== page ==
Archbishop Charles J. Chaput, O.F.M. Cap.
Remarks at CALL (Catholic Association of Latino Leaders) Conference
Aug. 16, 2014
Before we start, we should remember for a moment the drama taking place on our southern border, where so many undocumented immigrants — many of them very young – are stuck in an ugly kind of limbo. Good people can disagree about the best way to reform immigration policy. And the current crisis puts members of our law enforcement agencies in very difficult moral dilemmas and often physical danger.
But saying that doesn’t solve our problems. There’s simply no excuse for the suffering of children and families. And both of our political parties helped create the current border disaster by their inaction, stubbornness and cynicism. So I hope each of us will find time today to pray for the young people caught in our immigration mess, and also for the officials who need to deal with this reality quickly and humanely.
So with that in mind, let’s begin. One of our commitments as Catholics is to help create a just and wholesome society. And sometimes the best way to move forward as a culture is to look back first. Here’s an example of what I mean.
During the 12th century a group called the Cathars became one of the most disruptive social movements in Europe. The name “Cathar” comes from the Greek word katharoi, which means “pure ones.” The Cathars began as religious dissenters. That can sound harmless to modern ears. But their beliefs had deeply destructive implications for the fabric of medieval society.
The Cathars believed in a kind of hyper-Puritanism. They held that all matter was corrupt. They argued that the human body and all human authority were infected with evil. As a result, for the Cathars, a morally good life demanded a radical rejection of marriage, family life, civil authority and the Church. In effect, Cathar doctrine held that the human species should stop reproducing in order to liberate itself from the stain of created matter.
Today, some 800 years later, Cathar beliefs can sound much too strange for anyone to take seriously. But in their time, the Cathars had great popular appeal. They also lived their convictions simply and zealously. And in doing that, they became a danger not only to the Church, but to Europe’s whole economic and political order. Many of Europe’s princely leaders pressed the Pope to act against the heresy. And they eventually joined together in the so-called “Albigensian Crusade” – an ugly and bloody struggle; the only crusade fought in the European heartland – to stamp out the Cathar community.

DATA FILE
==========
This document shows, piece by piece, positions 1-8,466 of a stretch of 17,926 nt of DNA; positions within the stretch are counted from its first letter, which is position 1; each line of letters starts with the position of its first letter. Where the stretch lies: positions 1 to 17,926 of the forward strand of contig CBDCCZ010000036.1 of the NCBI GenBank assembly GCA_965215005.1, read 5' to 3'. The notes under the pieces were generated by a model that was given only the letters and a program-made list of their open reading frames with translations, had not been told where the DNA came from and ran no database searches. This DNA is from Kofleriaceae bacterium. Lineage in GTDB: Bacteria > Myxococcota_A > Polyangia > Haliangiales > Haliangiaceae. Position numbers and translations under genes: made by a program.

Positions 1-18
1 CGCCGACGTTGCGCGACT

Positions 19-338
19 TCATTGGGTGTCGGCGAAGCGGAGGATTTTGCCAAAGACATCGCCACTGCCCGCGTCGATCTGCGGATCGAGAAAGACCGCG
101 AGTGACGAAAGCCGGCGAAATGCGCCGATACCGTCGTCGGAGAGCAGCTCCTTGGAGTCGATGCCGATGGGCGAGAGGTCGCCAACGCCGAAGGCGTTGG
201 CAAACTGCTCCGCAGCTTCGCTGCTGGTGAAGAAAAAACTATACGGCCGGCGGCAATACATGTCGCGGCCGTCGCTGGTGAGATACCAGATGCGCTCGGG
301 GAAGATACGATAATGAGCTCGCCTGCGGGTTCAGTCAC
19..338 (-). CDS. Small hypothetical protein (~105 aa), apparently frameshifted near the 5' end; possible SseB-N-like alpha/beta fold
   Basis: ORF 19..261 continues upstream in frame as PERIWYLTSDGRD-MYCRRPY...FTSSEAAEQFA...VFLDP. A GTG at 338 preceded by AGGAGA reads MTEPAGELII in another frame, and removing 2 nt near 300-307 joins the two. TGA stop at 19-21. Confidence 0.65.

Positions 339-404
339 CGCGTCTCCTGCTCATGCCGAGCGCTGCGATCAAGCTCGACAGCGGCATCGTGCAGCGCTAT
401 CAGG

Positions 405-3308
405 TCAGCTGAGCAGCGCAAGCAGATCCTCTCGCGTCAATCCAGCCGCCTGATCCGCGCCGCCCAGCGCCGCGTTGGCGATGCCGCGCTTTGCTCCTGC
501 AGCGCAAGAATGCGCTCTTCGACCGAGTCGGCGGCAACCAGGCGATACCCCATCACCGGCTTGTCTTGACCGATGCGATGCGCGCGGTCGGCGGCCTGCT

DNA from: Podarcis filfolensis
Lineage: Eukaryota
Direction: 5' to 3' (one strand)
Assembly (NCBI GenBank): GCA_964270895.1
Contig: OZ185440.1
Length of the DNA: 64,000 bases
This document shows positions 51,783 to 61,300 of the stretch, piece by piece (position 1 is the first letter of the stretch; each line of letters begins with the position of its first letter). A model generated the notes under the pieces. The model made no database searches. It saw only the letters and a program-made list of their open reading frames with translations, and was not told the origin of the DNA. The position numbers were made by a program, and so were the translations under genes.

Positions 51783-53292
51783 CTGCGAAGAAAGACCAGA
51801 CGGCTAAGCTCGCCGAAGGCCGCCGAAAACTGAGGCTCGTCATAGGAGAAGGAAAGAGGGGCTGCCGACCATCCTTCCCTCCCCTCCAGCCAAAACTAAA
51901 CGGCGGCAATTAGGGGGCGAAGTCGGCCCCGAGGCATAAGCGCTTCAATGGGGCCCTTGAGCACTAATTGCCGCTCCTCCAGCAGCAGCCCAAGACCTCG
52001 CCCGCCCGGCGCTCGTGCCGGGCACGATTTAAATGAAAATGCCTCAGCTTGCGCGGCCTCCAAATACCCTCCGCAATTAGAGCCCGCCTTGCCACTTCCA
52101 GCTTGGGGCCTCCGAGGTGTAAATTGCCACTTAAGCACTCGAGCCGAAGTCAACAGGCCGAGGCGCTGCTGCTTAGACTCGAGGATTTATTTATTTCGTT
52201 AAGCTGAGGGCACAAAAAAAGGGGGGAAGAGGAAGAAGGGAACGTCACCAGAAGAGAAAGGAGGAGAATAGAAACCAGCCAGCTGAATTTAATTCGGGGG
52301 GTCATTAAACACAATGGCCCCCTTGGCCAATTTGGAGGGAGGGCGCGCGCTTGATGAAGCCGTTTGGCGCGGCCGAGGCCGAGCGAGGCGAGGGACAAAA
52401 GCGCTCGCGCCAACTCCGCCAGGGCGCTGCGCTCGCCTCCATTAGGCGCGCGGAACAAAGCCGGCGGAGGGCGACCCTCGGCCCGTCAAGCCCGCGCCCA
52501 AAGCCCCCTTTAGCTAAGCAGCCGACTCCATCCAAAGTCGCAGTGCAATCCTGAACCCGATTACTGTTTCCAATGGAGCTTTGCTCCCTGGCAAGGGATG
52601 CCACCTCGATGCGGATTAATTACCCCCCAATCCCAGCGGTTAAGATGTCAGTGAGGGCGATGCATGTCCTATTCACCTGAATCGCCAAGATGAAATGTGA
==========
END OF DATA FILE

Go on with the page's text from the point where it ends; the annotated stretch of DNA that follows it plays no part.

But the Cathars were hard to eliminate. Both in northern Italy, and in central and southern France, the exemplary simplicity, poverty and asceticism of Cathar disciples appealed to many people who had grown disgusted with the corruption of the Catholic clergy.
Catharism eventually collapsed. But its collapse didn’t come from a successful crusade or a reform of Church doctrine. These were important factors, but not decisive. The enduring defeat of the Cathar heresy came at the hands of a single, unlikely man: Giovanni di Pietro di Bernardone, who after his conversion entered history as St. Francis of Assisi.
Francis and his disciples, the Franciscans, sparked a spiritual revolution by the zeal and purity of their Christian witness that gradually eclipsed the Cathar heresy and renewed the whole Christian Church.
Francis and his brothers in faith were then — and they remain today — a confirmation of how God renews the Church through a kind of gentle rebellion against the world; an uprising of personal holiness; a radical commitment to Christian poverty, chastity and obedience in service to the Church and the poor.
The Franciscan revolution of love teaches a lesson that Catholics too often forget. Rules, discipline, and fidelity to doctrine and tradition are vital to the mission of the Church. But none of them can animate or sustain Catholic life if we lack the core of what it means to be a Christian. If we really want God to renew the Church, then we need to act like it. We need to take the Gospel seriously. And that means we need to live it as a guide to our daily behavior and choices – without excuses.
Christian discipleship is not about how generous we feel, or our good intentions, or even how well we do certain religious duties. It’s about being converted in our lives according to the pattern of Jesus Christ.
What might this imply for members of CALL in these years of our first Latino Pontiff, a man “from a far country” who deliberately chose the name Francis?
For American Catholics, our nation’s so-called “Hispanic issue” is much more than just a matter of immigration policy. The “Latino issue” is, in fact, a key to the future of the Catholic Church in our country. And the reason is simple. Demography is destiny.
Nonetheless, it’s stunning to see how little attention most Americans pay to a part of our population that currently includes half of our Millennials – young persons between 14 and 34 years old.
The Pew Foundation earlier this year conducted one of the most thorough surveys to date about Latinos and religion[i]. Here are some key results of that study:
• Most Hispanics in the United States continue to belong to the Catholic Church. But the Catholic share of the Hispanic population is dropping, with many Hispanics self-describing as Protestant or unaffiliated with any religion. Nearly one-in-four Hispanic adults (24 percent) are now former Catholics.
• Only about 55 percent of the nation’s estimated 35.4 million Latino adults now identify as Catholic. About 22 percent are Protestant and 18 percent are religiously unaffiliated.
• On average, Hispanic evangelicals – many of whom also identify as either Pentecostal or charismatic Protestants – not only report higher rates of church attendance than Hispanic Catholics, but they also tend to be more engaged in other religious activities, including Scripture reading, Bible study groups and sharing their faith.
• Today, fewer than half of Hispanics younger than age 30 are Catholic (45 percent), compared to about two-thirds of those aged 50 and older (64 percent).
• Most Latinos 50 and older who abandon the Catholic Church tend to become Protestant, but – in contrast — the vast majority of Latino Millennials who leave tend to become “unaffiliated.”
• When asked why they abandoned the Catholic faith, 55 percent of Latinos say they just gradually “drifted away” from the religion in which they were raised or simply “stopped believing.” Some 63 percent of former Catholic Latinos who are now unaffiliated and 57 percent of former Catholics who are now Protestants gave these same reasons for having left the Church.